“Where is Moses?”

by Rabbi Ephraim Z. Buchwald

Parashat Tetzaveh focuses in depth on the special vestments that the lay priests and the High Priest wore when they officiated at the Tabernacle services.

Since the entire design and execution of the Tabernacle was done under Moses’ supervision, it is particularly surprising that the name of Moses does not appear at all in parashat Tetzaveh. In fact, from the moment that the birth of Moses is announced in Exodus 2, Moses’ name appears in every parasha, with the exception of Tetzaveh.

This most conspicuous omission of Moses’ name occurs as well in the Passover Hagaddah. Except for a brief reference in a Biblical verse that contains his name, Moses is not mentioned at all in the Hagaddah liturgy. The rabbis explain that the author of the Hagaddah did not want to present a false impression that it was Moses who took the people out of Egypt, rather than G-d. Therefore, his name was omitted from the Hagaddah.

But what could possibly be the reason for the omission of Moses’ name in parashat Tetzaveh, where Moses plays such a central role?

Some commentators suggest that Moses’ name is purposely omitted, in order to allow Aaron his moment in the sun, as he assumed the role of High Priest. Others suggest that perhaps Moses, in his modesty, bowed out of the scene that focuses on Aaron and his sons.

The Ba’al HaTurim attributes the omission of Moses’ name to the fact that Moses himself requested the omission, when he cried out to G-d (Exodus 32:32): “V’ah’tah eem tee’sah chah’tah’tahm, v’eem ah’yin, m’chay’nee nah me’sif’r’chah ah’sher kah’tav’tah,” and now, cried Moses before G-d, if You will, forgive their [the People of Israel] sin [of worshiping the Golden Calf], but if not, erase me now from Your book that You have written.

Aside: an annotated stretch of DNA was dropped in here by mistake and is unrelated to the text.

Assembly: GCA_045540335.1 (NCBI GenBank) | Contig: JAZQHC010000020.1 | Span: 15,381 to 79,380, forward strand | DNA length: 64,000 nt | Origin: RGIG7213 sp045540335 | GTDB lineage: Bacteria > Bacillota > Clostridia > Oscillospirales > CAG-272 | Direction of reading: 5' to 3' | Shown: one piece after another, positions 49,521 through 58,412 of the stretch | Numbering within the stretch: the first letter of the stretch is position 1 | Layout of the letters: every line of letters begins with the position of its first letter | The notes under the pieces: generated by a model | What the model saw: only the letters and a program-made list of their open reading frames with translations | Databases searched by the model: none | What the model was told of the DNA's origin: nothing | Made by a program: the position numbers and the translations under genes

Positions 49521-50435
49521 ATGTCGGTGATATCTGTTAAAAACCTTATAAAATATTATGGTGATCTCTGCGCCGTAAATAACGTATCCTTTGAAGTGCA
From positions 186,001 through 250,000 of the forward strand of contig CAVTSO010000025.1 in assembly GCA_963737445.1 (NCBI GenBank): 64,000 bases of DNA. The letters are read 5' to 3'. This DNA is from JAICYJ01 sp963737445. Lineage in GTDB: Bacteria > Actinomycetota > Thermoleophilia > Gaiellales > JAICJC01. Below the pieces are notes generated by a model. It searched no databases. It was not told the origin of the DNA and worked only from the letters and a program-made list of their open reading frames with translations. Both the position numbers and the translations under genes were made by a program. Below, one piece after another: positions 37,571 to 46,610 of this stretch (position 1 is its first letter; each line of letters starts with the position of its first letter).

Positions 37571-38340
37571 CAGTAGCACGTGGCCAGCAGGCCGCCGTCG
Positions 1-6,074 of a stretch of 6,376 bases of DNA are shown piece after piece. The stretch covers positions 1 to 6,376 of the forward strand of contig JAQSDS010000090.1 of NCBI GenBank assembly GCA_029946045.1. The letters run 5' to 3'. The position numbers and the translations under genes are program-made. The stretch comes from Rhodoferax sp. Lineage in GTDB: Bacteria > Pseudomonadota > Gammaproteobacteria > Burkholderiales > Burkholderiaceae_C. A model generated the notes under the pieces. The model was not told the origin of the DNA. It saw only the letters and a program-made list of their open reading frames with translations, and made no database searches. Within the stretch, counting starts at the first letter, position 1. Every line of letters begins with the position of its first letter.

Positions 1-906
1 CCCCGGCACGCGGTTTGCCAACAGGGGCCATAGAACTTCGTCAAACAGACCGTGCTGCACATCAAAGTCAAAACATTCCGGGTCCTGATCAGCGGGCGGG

The omission of the name of Moses serves, perhaps, to confirm the popular quip, “Be careful of what you wish for… because it may come true.” Our forefather Jacob paid a stiff price for his careless words, when Laban accused Jacob of stealing his fetishes. Jacob, not knowing that his beloved wife Rachel had stolen her father’s idols, responded boldly (Genesis 31:32), “With whomever you find your fetishes, that person shall not live!” The rabbis teach that as a result of Jacob’s words, Rachel does indeed die just as the family enters the land of Canaan.

From these examples, our sages learn that when a righteous or wise person prays, or utters a curse, even a conditional prayer or curse, those words are destined to be fulfilled in some way. This, then, says the Ba’al HaTurim, is the reason why Moses’ name does not appear in parashat Tetzaveh.

Rabbi Joseph B. Soloveitchik asks: Why does the omission of Moses’ name occur specifically in parashat Tetzaveh? Rabbi Soloveitchik suggests that it is because it was in parashat Tetzaveh that G-d first informed Moses that he will not serve as the High Priest, but rather that his brother, Aaron, and Aaron’s children, will be the priestly officiants.

Our sages suggest that G-d originally intended for Moses to fulfil the positions of both leader and High Priest. But when Moses vigorously resisted G-d’s pleas that he serve as G-d’s emissary to release the people from Egypt, G-d decided to transfer the priestly duties and grant that honor to Aaron. When Moses said to G-d (Exodus 4:13): “Sh’lahch nah b’yahd tish’lach,” Send Your mission with whomever You wish to send, just not me–G-d took the priesthood from Moses and transferred it to Aaron.

Our sages note that although Aaron became the permanent High Priest, Moses did act as a temporary High Priest during the week-long consecration ceremony of the Tabernacle. But it was only during this induction period, before Aaron was permanently appointed to serve as the High Priest. Since the instructions for the consecration period are first mentioned in parashat Tetzaveh, Exodus 29:35-37, Moses’ name is omitted specifically from this parasha.